Hi, so excited to try this today but do I use raw beetroot or should I cooked it separately first to soften and remove skin? Thanks

Sarah P said... Best Blogger Tips

The beet is raw for this recipe--peel it first, though, as best you can.

Anonymous said... Best Blogger Tips

How many carbs are in this sauce?

Julie Burton said... Best Blogger Tips

Hi there
Im on a bit of an experiment to see if the nightshade family foods are the culprit for aggravating my excema really badly so im cutting it all out including dairy. You will understand how this could potentially rule out alot of foods including one of my favorites lasagna. So I would love to make this sauce and use it in a lasagna, OK my question is how big is the beet you used as they tend to vary in size.
Hope you can help
Julie.

Julie Burton said... Best Blogger Tips

Hi there
Im on a bit of an experiment to see if the nightshade family foods are the culprit for aggravating my excema really badly so im cutting it all out including dairy. You will understand how this could potentially rule out alot of foods including one of my favorites lasagna. So I would love to make this sauce and use it in a lasagna, OK my question is how big is the beet you used as they tend to vary in size.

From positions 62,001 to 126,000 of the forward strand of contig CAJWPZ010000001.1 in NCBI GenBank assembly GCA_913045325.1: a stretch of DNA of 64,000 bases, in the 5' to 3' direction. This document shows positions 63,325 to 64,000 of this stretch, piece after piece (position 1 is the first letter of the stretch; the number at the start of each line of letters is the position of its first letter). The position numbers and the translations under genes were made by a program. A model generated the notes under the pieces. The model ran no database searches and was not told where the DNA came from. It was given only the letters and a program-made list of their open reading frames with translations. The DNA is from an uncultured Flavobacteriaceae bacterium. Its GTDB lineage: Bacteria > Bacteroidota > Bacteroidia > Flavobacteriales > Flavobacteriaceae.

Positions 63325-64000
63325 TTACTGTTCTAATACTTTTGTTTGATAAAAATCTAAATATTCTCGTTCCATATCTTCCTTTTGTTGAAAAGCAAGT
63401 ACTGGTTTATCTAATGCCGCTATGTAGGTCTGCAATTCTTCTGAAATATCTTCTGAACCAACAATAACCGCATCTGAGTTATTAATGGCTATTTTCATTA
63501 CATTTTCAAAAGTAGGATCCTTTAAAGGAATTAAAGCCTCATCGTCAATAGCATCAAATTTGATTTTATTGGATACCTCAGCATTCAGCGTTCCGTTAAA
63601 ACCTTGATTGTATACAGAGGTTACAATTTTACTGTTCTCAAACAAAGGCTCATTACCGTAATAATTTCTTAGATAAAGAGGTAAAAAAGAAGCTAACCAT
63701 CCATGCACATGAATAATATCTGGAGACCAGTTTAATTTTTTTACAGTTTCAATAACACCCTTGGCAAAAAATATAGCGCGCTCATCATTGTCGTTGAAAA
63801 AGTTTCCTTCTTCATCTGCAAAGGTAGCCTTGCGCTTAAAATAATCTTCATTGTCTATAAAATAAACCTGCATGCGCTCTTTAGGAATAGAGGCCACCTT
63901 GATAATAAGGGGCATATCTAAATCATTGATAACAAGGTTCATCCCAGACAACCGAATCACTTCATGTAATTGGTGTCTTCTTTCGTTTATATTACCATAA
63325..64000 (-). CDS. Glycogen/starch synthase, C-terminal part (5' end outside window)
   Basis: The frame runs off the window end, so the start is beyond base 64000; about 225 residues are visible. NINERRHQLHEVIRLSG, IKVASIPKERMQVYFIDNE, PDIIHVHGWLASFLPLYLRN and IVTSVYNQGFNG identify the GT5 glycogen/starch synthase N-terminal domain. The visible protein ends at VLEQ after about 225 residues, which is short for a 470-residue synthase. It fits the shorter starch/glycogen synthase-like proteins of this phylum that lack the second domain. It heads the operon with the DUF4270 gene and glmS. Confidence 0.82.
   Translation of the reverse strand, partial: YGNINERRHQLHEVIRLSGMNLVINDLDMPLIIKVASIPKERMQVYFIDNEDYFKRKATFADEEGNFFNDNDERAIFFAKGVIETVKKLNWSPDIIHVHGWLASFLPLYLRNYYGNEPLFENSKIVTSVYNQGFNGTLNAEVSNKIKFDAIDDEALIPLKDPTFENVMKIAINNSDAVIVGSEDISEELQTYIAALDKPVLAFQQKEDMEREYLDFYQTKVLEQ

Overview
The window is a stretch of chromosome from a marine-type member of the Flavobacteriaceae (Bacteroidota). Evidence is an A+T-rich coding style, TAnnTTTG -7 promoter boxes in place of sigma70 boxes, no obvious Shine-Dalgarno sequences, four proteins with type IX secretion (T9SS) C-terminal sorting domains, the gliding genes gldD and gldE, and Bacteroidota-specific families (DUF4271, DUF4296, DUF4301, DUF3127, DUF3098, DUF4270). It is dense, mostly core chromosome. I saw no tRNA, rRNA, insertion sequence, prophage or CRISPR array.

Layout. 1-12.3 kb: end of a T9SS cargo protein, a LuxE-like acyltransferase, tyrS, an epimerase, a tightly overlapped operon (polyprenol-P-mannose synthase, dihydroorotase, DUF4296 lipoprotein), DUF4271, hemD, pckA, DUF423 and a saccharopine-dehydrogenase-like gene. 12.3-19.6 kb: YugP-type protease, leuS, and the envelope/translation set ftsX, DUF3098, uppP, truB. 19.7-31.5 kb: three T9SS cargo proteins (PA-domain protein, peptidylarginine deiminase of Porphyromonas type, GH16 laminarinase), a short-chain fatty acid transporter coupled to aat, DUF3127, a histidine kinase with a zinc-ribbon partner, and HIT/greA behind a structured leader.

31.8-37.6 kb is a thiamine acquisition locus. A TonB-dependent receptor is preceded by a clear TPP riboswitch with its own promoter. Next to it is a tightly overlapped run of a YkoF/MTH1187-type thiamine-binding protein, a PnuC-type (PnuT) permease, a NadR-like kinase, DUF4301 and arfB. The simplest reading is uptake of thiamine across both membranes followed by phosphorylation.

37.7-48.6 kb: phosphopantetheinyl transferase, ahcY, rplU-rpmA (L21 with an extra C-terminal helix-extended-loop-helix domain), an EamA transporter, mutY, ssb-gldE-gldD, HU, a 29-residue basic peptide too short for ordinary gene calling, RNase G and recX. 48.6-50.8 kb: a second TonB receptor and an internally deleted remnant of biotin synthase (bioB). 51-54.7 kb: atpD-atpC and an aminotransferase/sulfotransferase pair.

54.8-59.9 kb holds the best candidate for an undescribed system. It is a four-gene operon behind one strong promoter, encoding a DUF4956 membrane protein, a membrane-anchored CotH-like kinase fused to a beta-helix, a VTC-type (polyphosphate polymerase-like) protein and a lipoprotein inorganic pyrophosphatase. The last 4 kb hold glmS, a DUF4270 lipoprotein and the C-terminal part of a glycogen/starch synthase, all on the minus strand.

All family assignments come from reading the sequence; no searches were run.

Hope you can help
Julie.

Sarah P said... Best Blogger Tips

Hi Julie,

The beet should be about the size of an adult's fist, but a little bigger or smaller won't hurt. If it's a lot bigger, you may need to add more liquid at the end.

Colleen Brand said... Best Blogger Tips

@Sarah P
Do you think that apple cider vinegar would work? I hear that apple cider vinegar is less acidic and one of the reasons that I cannot have tomatoes is due to the acidity. Or, do you have another suggestion?

Sarah P said... Best Blogger Tips

Absolutely! The flavor is a little stronger than the ones I list above, so start with 1/4 cup and then taste to see if you want any more.